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Wednesday, September 02, 2009

Finding savings in public spending

The Institute for Fiscal Studies has argued that abolishing Child Trust funds would save the UK Government about £500 million a year and could be “one of the less unattractive options” when decisions about spending cuts are made.

Carl Emmerson, deputy director of the IFS, said that, with around 800,000 children born each year, abolishing the funds would make a “small but not insignificant” contribution to the £26 billion public spending cuts estimated to be needed by 2013/2014.

The Liberal Democrats have always opposed this scheme as an effective bribe that will have little impact on outcomes for children and young people. The money cannot be accessed until a child is 18 and even then it will be so small as to be virtually worthless. There is little evidence that the existence of the funds has encouraged savings by parents on behalf of their children as was originally hoped.

It is difficult to see what the point of the fund is. It is hardly an 'investment in social mobility' as the Institute of Public Policy Research argues.

Our view is that the money is better invested in early years education as the best way to make a difference to the lives of young people. Research shows that if children receive the best possible start to their informal and formal education then they are more likely to fulfil their potential in later life. That is the best way to invest in social mobility.
I have responded on my own blog.
In an over-crowded world in which people seem to think £250 is worth having, what madness it was to induce further over-breeding! Doesn't take much to make the link between this and the 'surprise' announcement that the birth rate had gone up for the first time in ages either.

Child benefit was also another colossal waste of cash - given as a pocket money supplement to rich kids, and spent on 'essentials' such as cigarettes in other families.

I was amazed to hear colleagues who, as couples, earn in excess of £50k pa talk about using their family tax credits to go on holiday with too.

Yet we can't afford to educate young people?
Personally, I'd like to see money spent on league tables for schools, so parents have an informed choice of which school they send their child too.

Unfortunately, parents can't make an informed choice on which school they send kids too, the closes thing I've seen for parents making an informed choice was in last weeks copy of the Glamorgan Gazette, Maesteg Comp. being a school with serious issues, only on Grade "A" at A Level in the whole school.....Truely shocking!!!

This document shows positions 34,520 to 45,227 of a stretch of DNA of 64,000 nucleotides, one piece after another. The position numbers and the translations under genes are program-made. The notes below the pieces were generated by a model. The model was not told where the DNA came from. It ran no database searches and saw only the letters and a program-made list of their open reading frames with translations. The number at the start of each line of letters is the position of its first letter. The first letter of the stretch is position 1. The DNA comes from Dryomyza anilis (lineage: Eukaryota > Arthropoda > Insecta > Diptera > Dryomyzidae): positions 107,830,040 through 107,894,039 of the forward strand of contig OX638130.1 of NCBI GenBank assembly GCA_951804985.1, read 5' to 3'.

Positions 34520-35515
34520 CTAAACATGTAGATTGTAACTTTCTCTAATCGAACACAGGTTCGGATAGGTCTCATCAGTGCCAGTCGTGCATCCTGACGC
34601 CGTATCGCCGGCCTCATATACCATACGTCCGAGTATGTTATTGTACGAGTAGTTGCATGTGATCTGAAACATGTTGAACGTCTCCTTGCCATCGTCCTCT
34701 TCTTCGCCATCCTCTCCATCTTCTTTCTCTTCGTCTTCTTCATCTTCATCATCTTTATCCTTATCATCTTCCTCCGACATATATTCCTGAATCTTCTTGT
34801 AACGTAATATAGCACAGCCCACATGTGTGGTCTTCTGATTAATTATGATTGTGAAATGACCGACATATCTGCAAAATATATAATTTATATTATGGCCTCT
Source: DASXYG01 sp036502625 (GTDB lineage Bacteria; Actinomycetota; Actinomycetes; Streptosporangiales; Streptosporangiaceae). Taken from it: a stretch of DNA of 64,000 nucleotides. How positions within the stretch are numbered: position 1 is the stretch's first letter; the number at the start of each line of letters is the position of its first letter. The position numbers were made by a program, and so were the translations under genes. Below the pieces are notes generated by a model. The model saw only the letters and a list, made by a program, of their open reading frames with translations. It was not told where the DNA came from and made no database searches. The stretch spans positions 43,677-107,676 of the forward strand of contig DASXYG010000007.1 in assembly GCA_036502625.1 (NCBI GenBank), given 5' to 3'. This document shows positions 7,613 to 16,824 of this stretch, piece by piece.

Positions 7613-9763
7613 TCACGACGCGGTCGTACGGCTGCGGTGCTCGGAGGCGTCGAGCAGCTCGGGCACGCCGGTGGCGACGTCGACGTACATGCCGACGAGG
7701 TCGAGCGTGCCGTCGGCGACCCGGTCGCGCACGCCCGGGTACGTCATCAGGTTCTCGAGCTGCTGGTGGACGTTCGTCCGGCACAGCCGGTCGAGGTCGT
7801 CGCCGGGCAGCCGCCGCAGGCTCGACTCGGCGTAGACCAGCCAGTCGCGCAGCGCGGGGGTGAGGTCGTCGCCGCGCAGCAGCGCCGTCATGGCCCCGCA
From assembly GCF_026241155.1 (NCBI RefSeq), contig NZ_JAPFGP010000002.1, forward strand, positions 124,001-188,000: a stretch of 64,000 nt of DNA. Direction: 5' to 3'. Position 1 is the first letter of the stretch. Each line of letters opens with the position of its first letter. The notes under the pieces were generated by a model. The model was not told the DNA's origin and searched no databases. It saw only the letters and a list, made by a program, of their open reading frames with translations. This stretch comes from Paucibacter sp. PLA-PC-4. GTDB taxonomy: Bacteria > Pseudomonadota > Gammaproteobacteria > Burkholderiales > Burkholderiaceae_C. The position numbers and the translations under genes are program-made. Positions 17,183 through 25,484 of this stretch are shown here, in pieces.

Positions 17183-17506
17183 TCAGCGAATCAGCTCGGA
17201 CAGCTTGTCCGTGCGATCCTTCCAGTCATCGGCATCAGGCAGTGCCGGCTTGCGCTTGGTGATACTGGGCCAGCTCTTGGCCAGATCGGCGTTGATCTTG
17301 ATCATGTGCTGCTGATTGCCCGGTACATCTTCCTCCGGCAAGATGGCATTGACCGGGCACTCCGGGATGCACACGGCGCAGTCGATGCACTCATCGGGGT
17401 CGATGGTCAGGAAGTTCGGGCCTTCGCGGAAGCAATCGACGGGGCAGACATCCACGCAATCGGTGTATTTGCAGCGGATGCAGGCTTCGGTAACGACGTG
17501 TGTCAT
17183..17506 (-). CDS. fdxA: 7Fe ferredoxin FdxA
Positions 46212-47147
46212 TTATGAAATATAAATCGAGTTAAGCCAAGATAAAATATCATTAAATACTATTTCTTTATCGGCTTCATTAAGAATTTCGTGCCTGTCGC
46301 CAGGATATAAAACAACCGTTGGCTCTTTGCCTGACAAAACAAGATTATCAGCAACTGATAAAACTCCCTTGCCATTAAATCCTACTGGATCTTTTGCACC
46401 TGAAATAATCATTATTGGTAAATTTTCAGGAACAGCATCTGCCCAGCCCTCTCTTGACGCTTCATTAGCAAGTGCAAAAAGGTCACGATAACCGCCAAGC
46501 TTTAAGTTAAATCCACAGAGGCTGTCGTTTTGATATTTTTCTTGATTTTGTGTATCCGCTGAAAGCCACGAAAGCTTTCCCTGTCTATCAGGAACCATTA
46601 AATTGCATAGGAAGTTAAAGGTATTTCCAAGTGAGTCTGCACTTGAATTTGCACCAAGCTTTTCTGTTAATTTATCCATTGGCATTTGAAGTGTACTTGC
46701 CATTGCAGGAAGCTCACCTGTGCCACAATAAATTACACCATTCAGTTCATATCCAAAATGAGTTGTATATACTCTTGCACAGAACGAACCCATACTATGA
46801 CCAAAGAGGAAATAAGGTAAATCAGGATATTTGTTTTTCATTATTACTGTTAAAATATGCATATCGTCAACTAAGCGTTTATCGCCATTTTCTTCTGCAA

Anon 3:23, I don't know where to begin...

"Over-crowded world", while the GLOBAL population is spiralling bear in mind school rolls in Britain have been falling for a number of years - while you may see this as a positive as the employment market is already crowded, I'm sure you realise that less people = less output, less spending and less economic growth.

I agree giving child benefit to rich families is a bit of a waste of time (20 pounds a week to many families is next to nothing) but your assertion that "other" families will just spend it on cigarettes betrays an awful prejudice in regards to class and income.

I'm uncertain on how I feel about the Child Trust Fund, my daughter received it and it's currently sitting in a fairly high interest account (with an approximately extra £1000) and I'm sure my daughter will be grateful of it when she is older. We're not a well off family by any means and the rest of that money consisted mainly of gifts from family and friends on her birth... regardless of the economic/practical sense in the CTF I know my ex and I certainly appreciated it.

As for diverting the funds to education... maybe foremost on the assembly's mind should be just why schools in Wales receive approx. £300 less per pupil than schools in England?
Also Anon 6:41, the Estyn school reports are available on the Estyn website - they are very detailed and even rank schools on seven key areas between 1-5 with 1 being the best.

That's pretty straightforward isn't it?
The Estyn reports are from different years; Most of the grades for the school in question was a grade 2; suggesting there's nothing wrong with the school, so why the poor A level results
...and Archbishop McGrath scored a number of Grade 3's in addition to Grade 2's in the Estyn report yet the school has had far superior A Level and GCSE results c.f. Maesteg Comprehensive school.
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